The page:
It’s easy, especially when sitting in traffic, to fume over why the government hasn’t done something to fix this mess or that jam.
We’re less likely to ponder just how we’d be willing to pay for new road construction and transit projects along with the maintenance of the roads, bridges, ferries, transit and more that already are in place.
Few are fond of any of the range of transportation taxes and fees we pay, including:
A state gas tax that at 49.4 cents a gallon is the second highest in the nation;
Vehicle license tabs that will likely face another Tim Eyman initiative this fall that seeks to strip the tabs of additional local and regional taxes; and
Tolls, such as those levied on I-405’s express toll lanes between Lynnwood and Bellevue, or the tolls that will be charged those using the new Highway 99 tunnel through downtown Seattle when it opens in three weeks.
So, how about a fourth option?
Before she left The Herald for other pursuits, Street Smarts columnist Melissa Slager provided a final report on her participation in a pilot study by the state, a demonstration that intends to show how the state might collect revenue by charging drivers by the mile. Slager is one of some 2,000 participants, including 200 in Snohomish County, who chose among a few options used to measure their mileage and calculate what they’d be charged for the miles they had driven.
Viewed as an eventual replacement for the state’s gas tax, it’s known by a few names, including pay-by-mile, road-usage charges, VMT for vehicle miles traveled and MBUF for mileage-based user fee.
Slager chose a recording option that had her plug a small GPS-enabled device into her SUV’s diagnostic port on the steering column. The device counted the miles driven based on whether she was on a public road in the state, driving outside the state or, as she wrote, “driving up Grandma’s long driveway,” for which no fee was charged.
Over the course of nine months, the Slager family SUV logged more than 7,800 miles and Slager was sent mock invoices for a total of $187.42, figured at about 2.4 cents a mile.
The pilot project continues through this month, with participants reporting their experiences and concerns for a report that will be forwarded to state lawmakers before the start of the Legislature’s 2020 session.
“Proponents believe a mileage tax could provide a more stable and equitable ‘user pays’ source of roads funding than a gas tax as vehicles become more fuel efficient or switch to alternative fuels,” Slager wrote.
The tricky part, she said, will be in making it work.
And with any new tax there’s skepticism, specifically as to whether it would actually replace — rather than be added to — the gas tax, and how driver’s data and privacy would be protected.
Participants in the pilot had three basic options for tracking mileage, including submitting a photo of a vehicle’s odometer or reporting to a Department of Licensing office every three months; the GPS device; or a smartphone app that, like the GPS device, could determine the roads being traveled.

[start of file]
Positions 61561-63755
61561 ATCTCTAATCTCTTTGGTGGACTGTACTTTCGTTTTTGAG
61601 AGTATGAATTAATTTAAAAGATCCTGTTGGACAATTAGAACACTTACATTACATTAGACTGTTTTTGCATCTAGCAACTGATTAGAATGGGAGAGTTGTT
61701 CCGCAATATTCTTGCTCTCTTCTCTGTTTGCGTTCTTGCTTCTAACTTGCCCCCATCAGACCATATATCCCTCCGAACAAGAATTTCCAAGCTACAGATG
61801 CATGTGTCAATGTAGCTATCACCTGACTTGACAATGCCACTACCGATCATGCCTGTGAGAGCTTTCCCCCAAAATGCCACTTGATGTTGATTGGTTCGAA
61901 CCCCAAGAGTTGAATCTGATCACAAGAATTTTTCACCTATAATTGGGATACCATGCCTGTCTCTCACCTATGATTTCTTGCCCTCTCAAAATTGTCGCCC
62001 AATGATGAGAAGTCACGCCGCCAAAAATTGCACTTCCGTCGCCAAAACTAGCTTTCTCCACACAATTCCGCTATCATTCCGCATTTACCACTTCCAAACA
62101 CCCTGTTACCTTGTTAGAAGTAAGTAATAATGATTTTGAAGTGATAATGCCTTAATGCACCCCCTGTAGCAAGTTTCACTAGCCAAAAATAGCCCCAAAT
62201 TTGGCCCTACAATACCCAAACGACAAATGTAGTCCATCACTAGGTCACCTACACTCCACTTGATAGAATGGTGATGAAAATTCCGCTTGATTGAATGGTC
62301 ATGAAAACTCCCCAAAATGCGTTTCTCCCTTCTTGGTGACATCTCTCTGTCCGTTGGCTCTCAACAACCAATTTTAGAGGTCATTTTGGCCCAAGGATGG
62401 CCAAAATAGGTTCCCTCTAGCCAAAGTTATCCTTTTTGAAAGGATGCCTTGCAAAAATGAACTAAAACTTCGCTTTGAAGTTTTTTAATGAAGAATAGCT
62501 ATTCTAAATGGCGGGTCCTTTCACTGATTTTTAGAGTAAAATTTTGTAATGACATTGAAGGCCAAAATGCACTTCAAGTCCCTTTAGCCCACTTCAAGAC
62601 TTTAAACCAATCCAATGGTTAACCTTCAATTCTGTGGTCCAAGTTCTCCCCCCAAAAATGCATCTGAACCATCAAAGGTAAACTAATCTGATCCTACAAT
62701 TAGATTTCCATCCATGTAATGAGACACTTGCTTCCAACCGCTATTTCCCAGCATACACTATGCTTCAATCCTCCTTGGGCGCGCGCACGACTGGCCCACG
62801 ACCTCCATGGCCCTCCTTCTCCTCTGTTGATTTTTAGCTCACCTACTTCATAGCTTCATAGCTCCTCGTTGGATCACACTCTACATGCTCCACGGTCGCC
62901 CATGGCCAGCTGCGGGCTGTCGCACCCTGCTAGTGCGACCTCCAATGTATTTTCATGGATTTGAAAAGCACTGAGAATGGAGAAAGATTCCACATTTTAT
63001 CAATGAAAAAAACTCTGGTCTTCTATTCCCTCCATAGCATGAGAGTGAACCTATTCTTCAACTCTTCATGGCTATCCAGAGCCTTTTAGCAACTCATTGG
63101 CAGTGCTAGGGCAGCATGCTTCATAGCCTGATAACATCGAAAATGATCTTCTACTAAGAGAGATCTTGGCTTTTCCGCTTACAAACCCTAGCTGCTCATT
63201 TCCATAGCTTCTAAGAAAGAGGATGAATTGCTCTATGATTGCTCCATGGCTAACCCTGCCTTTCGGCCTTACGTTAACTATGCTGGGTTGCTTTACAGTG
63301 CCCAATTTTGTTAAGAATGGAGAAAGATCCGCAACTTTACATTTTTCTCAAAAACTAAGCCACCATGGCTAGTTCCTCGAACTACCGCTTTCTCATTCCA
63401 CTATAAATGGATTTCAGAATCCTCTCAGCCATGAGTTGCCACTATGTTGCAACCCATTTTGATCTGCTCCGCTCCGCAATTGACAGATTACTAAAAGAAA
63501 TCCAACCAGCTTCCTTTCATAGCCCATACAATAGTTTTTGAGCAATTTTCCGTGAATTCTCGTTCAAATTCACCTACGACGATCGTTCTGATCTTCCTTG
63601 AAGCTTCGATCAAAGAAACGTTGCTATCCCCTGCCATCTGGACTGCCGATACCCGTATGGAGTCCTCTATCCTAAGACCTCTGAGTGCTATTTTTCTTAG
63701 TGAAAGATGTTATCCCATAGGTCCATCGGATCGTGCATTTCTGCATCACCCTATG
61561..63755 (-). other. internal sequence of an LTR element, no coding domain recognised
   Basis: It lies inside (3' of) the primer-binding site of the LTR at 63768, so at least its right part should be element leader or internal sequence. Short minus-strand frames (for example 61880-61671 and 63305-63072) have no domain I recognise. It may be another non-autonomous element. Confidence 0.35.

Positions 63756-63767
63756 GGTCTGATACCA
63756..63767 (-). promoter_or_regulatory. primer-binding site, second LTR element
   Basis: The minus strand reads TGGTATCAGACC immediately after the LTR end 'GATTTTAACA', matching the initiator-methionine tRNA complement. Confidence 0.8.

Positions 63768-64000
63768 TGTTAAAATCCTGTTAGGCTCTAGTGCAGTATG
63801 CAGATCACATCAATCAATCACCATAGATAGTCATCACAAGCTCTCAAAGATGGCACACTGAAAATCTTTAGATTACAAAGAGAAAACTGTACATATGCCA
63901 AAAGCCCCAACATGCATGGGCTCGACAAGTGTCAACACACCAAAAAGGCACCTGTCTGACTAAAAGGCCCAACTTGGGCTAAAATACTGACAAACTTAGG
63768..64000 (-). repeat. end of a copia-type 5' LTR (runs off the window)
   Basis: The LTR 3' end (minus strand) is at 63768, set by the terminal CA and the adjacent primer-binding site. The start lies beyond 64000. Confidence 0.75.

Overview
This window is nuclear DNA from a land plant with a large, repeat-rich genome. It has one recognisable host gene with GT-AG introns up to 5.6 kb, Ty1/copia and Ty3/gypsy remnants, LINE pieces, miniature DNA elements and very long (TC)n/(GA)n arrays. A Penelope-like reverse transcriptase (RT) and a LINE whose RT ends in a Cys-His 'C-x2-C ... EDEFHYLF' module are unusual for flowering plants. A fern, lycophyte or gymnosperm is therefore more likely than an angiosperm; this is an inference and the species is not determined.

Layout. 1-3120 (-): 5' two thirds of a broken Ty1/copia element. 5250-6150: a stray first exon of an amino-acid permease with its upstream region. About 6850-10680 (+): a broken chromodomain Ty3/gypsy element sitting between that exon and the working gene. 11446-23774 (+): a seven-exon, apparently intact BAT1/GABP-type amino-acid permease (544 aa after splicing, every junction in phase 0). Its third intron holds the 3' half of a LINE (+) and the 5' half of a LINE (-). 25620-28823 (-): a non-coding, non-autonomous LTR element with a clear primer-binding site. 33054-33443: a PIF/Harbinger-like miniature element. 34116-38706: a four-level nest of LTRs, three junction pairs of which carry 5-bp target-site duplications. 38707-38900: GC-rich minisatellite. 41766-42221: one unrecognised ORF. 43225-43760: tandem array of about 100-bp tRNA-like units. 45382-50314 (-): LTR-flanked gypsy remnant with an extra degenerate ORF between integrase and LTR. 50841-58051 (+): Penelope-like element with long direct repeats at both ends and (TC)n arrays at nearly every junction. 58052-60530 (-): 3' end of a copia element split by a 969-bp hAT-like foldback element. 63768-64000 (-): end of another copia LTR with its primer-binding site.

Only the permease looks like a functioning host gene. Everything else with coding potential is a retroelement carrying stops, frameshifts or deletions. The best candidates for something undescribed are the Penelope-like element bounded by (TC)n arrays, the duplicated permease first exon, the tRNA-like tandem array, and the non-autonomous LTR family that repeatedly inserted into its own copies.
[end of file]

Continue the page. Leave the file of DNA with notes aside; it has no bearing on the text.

The biggest concern among most drivers is one of privacy. Despite the fact that most of us carry around smartphones that already can track where we’ve been, when and for how long, many still are leery of using a device that would track the roads we travel and when we’re driving.
And there’s not a great deal of confidence in the ability of those who receive that data, and use it for legitimate purposes, to safeguard it from hackers — thanks, Equifax — or elect to abuse our trust and give away the personal data outright — you. too, Facebook.
One solution would be the option, also offered now in Oregon, that relies on simple odometer reporting, though that doesn’t allow for discerning among miles driven on public roads and highways, out-of-state or private roads and parking lots, and charging accordingly.
Oregon has addressed some of the privacy concerns, including those raised by the American Civil Liberties Union, that requires the state and its vendors participating in the program to destroy all GPS data collected within 30 days.
Another way to better protect user’s location data would be to have the GPS devices in vehicles collect that data, calculate the amount owed and send only that and the vehicle’s ID tag to the state, then erase the GPS data collected, though that’s likely to increase the cost of the devices.
Eventually, Washington state — if not the federal government — will need to find a replacement for the per-gallon tax on gasoline. A 2017 report by the U.S. Energy Information Administration predicts that about 1.5 million plug-in hybrid and hydrogen-fuel-cell vehicles will be sold by 2025, totaling 9 percent of light-duty vehicles sold. And gasoline-powered vehicles will continue to become more fuel efficient, with most mid-sized passenger cars seeing miles per gallon increase form 35 mpg to 53 by 2025. Hybrids are expected to improve from their current 50 mpg to more than 70 mpg by 2025.
The gas tax also is doomed by the fact that it’s not indexed to inflation. The federal gas tax — 18.4 cents per gallon for gasoline and 24.4 cents per gallon for diesel — was last increased in 1993; inflation increased 64.6 percent between 1993 and 2015. So the revenue it provides has lost significant purchasing power in the last 25 years. And neither lawmakers in the Legislature or Congress appear eager to back another gas tax increase to catch us up with inflation.
There are legitimate concerns about how the technology involved in a vehicle usage charge could be abused or hacked to reveal private data, but those concerns can be addressed.
If state lawmakers and officials see paying by mile as a fair and sustainable way to fund construction and maintenance of roads and more, they will need to make drivers more comfortable with that method than they are with the gas tax.